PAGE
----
16.23-31 Samson’s death. Samson was now blind. Actually, he had been spiritually blind all along. The deliverer of Israel is out of sight for a while, but when he returns it is with great victory. The victory at Samson’s death is one of the great Old Testament moments. The shadow of this moment reaches all the way to the coming of our deliverer. Jesus is away for a while, but our deliverer will come again and when He does the whole house of the Philistines (the wicked) will fall. Samson, the lone wolf deliverer, brings his greatest victory at his death. Jesus Christ, our great deliverer, brought His greatest victory at His death on Calvary.

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Judges Chapter 15 Saturday, Feb 18 2017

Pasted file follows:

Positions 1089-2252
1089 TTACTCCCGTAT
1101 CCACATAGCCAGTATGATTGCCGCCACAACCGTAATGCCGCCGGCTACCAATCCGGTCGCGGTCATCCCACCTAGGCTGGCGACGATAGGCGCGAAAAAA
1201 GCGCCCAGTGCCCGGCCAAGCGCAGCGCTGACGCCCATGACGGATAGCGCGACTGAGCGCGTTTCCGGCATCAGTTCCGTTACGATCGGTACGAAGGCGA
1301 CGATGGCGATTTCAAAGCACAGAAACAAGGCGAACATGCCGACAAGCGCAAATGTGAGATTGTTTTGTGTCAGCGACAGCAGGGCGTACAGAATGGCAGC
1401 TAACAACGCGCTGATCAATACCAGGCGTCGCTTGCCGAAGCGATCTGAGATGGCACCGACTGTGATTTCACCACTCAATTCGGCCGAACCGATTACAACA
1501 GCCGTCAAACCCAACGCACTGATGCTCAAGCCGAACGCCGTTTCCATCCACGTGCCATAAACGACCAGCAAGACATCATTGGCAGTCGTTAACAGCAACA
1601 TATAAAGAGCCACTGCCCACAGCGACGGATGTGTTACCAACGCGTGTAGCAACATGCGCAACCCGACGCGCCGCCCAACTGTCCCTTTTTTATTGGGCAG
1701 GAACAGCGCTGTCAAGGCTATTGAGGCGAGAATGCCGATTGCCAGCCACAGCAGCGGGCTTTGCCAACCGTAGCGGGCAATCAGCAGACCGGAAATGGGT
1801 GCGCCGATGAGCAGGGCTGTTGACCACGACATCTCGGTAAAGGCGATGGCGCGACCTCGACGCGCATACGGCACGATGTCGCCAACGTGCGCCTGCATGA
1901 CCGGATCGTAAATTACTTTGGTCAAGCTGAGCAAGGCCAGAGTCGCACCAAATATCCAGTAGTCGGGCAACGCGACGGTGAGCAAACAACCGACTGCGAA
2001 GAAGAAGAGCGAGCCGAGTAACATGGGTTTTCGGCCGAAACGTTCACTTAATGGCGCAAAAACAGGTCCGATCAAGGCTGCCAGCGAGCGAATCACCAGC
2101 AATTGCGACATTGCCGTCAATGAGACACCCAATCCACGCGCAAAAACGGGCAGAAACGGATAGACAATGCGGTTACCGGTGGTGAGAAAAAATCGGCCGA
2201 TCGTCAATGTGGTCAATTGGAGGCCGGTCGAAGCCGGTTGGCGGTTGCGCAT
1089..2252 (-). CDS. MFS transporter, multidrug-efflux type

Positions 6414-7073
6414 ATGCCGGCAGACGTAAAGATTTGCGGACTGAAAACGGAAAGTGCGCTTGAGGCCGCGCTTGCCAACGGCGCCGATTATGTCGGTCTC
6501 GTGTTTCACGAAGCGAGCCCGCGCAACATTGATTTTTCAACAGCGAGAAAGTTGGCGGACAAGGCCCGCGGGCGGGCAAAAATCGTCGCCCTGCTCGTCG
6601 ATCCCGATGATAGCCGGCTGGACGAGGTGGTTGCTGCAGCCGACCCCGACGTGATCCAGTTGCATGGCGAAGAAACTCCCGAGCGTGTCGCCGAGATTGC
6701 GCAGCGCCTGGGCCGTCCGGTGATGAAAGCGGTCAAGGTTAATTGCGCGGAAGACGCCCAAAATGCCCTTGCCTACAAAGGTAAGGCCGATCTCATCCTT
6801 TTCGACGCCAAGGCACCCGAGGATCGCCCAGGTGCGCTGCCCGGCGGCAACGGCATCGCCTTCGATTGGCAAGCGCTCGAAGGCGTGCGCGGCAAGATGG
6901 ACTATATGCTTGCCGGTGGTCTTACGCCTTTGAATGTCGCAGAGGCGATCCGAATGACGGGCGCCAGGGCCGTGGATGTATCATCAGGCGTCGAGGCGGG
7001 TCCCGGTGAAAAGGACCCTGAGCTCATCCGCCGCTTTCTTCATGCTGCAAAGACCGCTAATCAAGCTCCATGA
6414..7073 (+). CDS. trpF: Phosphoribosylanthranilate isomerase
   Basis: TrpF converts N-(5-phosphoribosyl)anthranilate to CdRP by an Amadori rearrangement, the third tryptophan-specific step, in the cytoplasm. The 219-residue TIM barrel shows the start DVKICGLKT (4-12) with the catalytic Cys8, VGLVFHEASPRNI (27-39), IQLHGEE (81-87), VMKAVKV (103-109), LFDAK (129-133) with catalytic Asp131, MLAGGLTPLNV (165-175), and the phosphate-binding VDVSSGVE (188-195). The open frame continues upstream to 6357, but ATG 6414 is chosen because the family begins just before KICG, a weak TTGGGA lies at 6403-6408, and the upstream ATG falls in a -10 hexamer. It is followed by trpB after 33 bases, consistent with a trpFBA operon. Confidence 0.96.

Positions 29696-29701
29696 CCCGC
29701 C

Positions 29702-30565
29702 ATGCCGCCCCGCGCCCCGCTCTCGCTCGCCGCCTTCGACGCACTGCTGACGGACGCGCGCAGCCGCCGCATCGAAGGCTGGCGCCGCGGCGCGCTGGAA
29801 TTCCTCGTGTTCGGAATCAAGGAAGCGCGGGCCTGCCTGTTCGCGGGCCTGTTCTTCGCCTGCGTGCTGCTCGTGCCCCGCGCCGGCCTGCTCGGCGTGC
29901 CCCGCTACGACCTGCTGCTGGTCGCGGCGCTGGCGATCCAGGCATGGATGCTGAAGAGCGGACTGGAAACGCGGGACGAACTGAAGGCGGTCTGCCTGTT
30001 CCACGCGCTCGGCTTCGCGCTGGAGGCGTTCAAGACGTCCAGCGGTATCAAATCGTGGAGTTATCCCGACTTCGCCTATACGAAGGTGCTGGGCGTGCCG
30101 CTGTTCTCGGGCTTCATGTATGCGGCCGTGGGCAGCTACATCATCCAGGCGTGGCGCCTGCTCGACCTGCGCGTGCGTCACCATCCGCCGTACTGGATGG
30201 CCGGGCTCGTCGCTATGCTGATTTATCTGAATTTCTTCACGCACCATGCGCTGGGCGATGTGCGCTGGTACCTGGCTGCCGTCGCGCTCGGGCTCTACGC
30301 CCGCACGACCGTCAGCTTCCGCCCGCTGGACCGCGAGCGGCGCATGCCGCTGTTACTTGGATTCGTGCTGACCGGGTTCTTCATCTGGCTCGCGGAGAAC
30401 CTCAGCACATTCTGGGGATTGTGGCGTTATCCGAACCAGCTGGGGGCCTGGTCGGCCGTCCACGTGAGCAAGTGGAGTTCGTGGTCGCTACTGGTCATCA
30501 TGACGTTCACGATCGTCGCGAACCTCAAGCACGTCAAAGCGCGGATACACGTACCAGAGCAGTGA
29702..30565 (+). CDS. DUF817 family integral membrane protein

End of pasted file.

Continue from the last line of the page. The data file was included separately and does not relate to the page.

15.1-5 the foxes. Time had passed and the anger of Samson had waned. To reconcile with his wife he takes a gift and goes to see her. This altercation is to be the launchpad of one of his most heroic feats. His father in law has given his wife to another so Samson seeks revenge. Whether he caught jackals (which run in groups) or foxes (which are solitary), it is an amazing feat. These animals are numerous in Palestine and are mentioned several places in the scriptures. Probably at nightfall Samson sends these animals with fire tied to their tails into the Shefala of Philistia. The Shefala is the plain of Philistia where their corn was grown and was on the border of Dan and Judah. This was a fertile plain where much corn was grown. The fire spread to the vineyards and olive groves. The Philistines were getting some of the same medicine they had doled out to Israel. It is apropos that Samson’s wife revealed the riddle to avoid being burned with fire, and she ultimately ends up suffering that exact judgment at the hands of her countrymen. So often the thing we give up to appease unrighteousness, comes back to be our defeat.